Sutton Valence High Street
|Population||1,349 2011 Census|
|Sovereign state||United Kingdom|
|Ambulance||South East Coast|
|EU Parliament||South East England|
|UK Parliament||Faversham and Mid Kent|
Sutton Valence (historically Town Sutton or Sutton Hastings) is a village some five miles (8 km) SE of Maidstone, Kent, England on the Greensand Ridge overlooking the Vale of Kent and Weald. One of the main landmarks in the village is Sutton Valence Castle, of which only the ruins of the 12th century keep remain, under the ownership of English Heritage.
The earliest mention of a settlement at Sutton Valence was in 814, when Coenwulf mentioned Suinothe in a charter. Iron Age and Roman artefacts have been found in the area. The Roman road from Maidstone to Lympne passed through the village.
Before the Battle of Hastings, Town Sutton was owned by Leofwine Godwinson, brother of Harold who was to become King of England in 1066. The village is recorded in the Domesday Book in 1086 as Town Sutton and granted to Odo Fitzhubert, Bishop of Bayeux. The village was granted to Baldwin of Bethune, who is believed to have rebuilt the castle in stone. He died in 1212 and the manor went to his daughter Alice. She married William Marshal, the manor passing to him on her death in 1215. Marshal then married Eleanor, sister of Henry III. After his death, she married Simon de Montfort, who was killed during the Battle of Evesham in 1265. A Royal charter was granted in 1221 by Henry III allowing the village to hold a fair annually.
In 1265, Henry III granted the manor to his brother William de Valence, from whom the village takes its current name. On his death, the manor passed to his son Amaury de Montfort. Following the death of Amaury de Montfort in 1344, the village passed to the Hastings family and became known as Sutton Hastings. In 1401, the manor was one of those sold to provide a ransom for the release of Baron Grey of Ruthin who had been captured by Owain Glyndŵr.
It subsequently passed to the Clifford family in 1418 who sold it to the Filmer family in 1548. The Filmers encouraged the provision of a gas supply in the village and lent money for the construction of the turnpike from Maidstone to Tenterden (the current A274). The Filmer connection with Sutton Valence ended in 1916, when Robert Filmer was killed in France. Following his death, all property in Sutton Valence was sold at auction, although the family kept their property at East Sutton until 1939.
Many of the older buildings in the village are constructed from ragstone formerly mined locally at Boughton Monchelsea.
The village has no railway station. In 1904, Colonel Holman Stephens proposed construction of an extension of the Kent & East Sussex Railway line from Headcorn to Maidstone via Sutton Valence. However World War I intervened and the powers were allowed to lapse. The nearest railway station to the village is currently Headcorn, which is on the South Eastern Main Line from London to the Kent Coast via Ashford.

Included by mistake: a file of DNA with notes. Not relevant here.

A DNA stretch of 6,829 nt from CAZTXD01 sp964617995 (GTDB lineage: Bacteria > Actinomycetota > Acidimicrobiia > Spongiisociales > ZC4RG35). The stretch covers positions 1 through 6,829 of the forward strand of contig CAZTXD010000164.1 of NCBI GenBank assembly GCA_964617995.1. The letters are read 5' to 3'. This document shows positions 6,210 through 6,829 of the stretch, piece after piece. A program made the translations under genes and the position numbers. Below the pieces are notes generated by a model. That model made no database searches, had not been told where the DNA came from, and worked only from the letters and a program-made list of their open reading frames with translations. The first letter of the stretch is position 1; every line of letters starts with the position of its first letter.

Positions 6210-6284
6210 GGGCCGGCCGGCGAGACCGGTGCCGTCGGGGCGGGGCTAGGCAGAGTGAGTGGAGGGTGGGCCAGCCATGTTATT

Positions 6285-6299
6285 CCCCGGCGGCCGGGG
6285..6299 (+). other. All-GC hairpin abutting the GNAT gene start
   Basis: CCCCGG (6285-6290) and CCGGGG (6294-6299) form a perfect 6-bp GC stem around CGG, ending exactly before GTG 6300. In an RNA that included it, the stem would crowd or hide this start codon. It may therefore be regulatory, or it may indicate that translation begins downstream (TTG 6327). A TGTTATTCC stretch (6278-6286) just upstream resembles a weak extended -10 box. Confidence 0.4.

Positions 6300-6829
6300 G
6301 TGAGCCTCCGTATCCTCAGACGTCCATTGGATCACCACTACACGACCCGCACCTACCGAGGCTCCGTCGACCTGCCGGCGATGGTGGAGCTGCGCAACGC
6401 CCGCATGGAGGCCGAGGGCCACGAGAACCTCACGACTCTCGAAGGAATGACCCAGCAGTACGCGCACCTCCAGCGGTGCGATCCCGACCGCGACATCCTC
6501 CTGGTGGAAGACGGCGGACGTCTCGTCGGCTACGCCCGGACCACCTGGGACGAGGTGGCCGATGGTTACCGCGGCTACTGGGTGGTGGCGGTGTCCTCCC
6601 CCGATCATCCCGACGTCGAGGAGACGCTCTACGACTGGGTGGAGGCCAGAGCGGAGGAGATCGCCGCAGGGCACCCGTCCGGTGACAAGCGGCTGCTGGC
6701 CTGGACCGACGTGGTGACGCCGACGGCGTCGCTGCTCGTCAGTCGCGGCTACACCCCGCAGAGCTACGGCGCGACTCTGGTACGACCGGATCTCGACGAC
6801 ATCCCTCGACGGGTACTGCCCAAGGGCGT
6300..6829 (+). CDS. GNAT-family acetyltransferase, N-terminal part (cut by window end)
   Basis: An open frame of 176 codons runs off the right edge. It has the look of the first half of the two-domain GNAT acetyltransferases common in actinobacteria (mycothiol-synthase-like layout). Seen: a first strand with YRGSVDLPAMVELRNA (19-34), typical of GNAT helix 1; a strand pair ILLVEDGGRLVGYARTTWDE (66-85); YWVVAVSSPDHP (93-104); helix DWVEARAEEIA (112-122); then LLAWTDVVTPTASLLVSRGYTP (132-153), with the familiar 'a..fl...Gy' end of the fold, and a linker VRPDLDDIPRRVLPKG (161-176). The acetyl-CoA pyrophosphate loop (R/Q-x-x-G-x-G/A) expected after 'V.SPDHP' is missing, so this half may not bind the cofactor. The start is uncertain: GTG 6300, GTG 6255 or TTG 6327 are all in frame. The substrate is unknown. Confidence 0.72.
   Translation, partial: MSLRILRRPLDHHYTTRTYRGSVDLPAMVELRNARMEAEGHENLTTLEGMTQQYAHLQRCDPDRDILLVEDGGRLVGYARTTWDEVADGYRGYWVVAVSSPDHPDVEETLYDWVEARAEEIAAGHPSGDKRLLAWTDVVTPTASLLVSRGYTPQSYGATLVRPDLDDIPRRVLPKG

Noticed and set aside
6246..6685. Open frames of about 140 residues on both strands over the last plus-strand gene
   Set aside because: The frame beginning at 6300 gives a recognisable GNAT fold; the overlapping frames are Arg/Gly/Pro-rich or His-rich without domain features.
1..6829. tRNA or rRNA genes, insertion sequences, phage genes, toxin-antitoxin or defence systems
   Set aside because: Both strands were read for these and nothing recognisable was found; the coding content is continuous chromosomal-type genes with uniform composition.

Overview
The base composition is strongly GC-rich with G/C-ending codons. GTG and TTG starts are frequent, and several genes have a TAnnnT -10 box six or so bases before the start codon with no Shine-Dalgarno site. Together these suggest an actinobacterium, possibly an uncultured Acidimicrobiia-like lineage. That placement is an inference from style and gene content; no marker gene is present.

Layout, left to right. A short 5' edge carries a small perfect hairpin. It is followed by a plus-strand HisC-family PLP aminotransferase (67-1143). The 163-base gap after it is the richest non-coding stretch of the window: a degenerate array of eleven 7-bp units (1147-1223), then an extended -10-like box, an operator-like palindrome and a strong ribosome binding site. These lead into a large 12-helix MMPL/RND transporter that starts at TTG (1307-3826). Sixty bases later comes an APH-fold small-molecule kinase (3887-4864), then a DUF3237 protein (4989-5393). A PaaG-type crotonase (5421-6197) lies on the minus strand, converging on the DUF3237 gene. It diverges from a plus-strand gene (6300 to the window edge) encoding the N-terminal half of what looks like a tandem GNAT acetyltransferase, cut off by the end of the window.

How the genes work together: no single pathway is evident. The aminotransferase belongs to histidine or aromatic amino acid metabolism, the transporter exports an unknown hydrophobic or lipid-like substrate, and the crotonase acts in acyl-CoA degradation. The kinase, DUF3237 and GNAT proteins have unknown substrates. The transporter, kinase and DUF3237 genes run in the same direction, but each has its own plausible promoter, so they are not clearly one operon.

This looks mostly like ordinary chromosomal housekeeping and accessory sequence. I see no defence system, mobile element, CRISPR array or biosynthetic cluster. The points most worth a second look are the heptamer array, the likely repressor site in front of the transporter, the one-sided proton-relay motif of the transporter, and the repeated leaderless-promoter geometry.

Town Mill was a tall smock mill which was built c1720. The mill was rebuilt and raised a storey in 1796 following gale damage in which the cap and sails were blown off. The mill worked by wind until 1918, when it was damaged in a gale, and was worked into the 1930s by engine. The mill was demolished in 1945, leaving the base standing. The base was subsequently given an additional weatherboarded storey and house-converted.
Sutton Valence can be said to be split into two. The principal and older part occupies the upper slope of the Greensand Ridge overlooking the Vale of Kent, while the remainder is located at the bottom of the hill. This area is known as The Harbour and the houses here include a significant number of homes originally owned by the local authority. The village has a post office, bookshop and four pubs: The Swan Inn, The Clothworkers Arms, The King's Head & the Queen's head as well as a garage and several other small businesses. There is also a recreation ground next to the village hall.
Sutton Valence School, a leading independent school is located in the north-west part of the village but also owns Art and Design Technology departments in the centre of the village. There is also Sutton Valence Primary School, which is nearby.
The school provides a venue for individual sporting activities. Sutton Valence Hockey Club play their home matches at Sutton Valence School. Sutton Valence Village is a local football club. There is also a golf club.
- Wilson, David. "The history of Sutton Valence and its buildings, History's hand on Sutton Valence". Sutton Valence Parish Council. Retrieved 14 August 2010.[dead link]
- Wilson, David. "The history of Sutton Valence and its buildings, History's hand on Sutton Valence -from 1265 to the present". Sutton Valence Parish Council. Retrieved 14 August 2010.[dead link]
- Hinkley pp 60-61
- Coles Finch 1933, p. 287.
- Clark 1947, p. 45.
- Coles Finch 1933, p. 286.
- Clark 1947, p. 44.
- West 1973, p. 105.
- "Sutton Valence School". Retrieved 2013-03-16.
- "Sutton Valence Hockey Club". Retrieved 2013-03-16.
- "Sutton Valence Village at mitoo". Retrieved 2013-03-16.
- "The Ridge Golf Club". Retrieved 2013-03-16.
- Clark, F C (1947). Kentish Fire. Rye: Adams & Son.
- Coles Finch, William (1933). Watermills and Windmills. London: C W Daniel Company.
- Godber, Joyce (1978). The Story of Bedford. Luton: White Crescent Press. ISBN 0-900804-24-6.
- Hinkley, E.J.F. (1979), A History of the Richard Watts Charity, Rochester: Richard Watts and the City of Rochester Almshouse Charities, ISBN 0-905418-76-X Note: limited edition of 200 copies, a copy is available from Medway libraries.
- West, Jenny (1973). The Windmills of Kent. London: Charles Skilton. ISBN 0284-98534-1.
|Wikimedia Commons has media related to Sutton Valence.|
|Chart Sutton||East Sutton|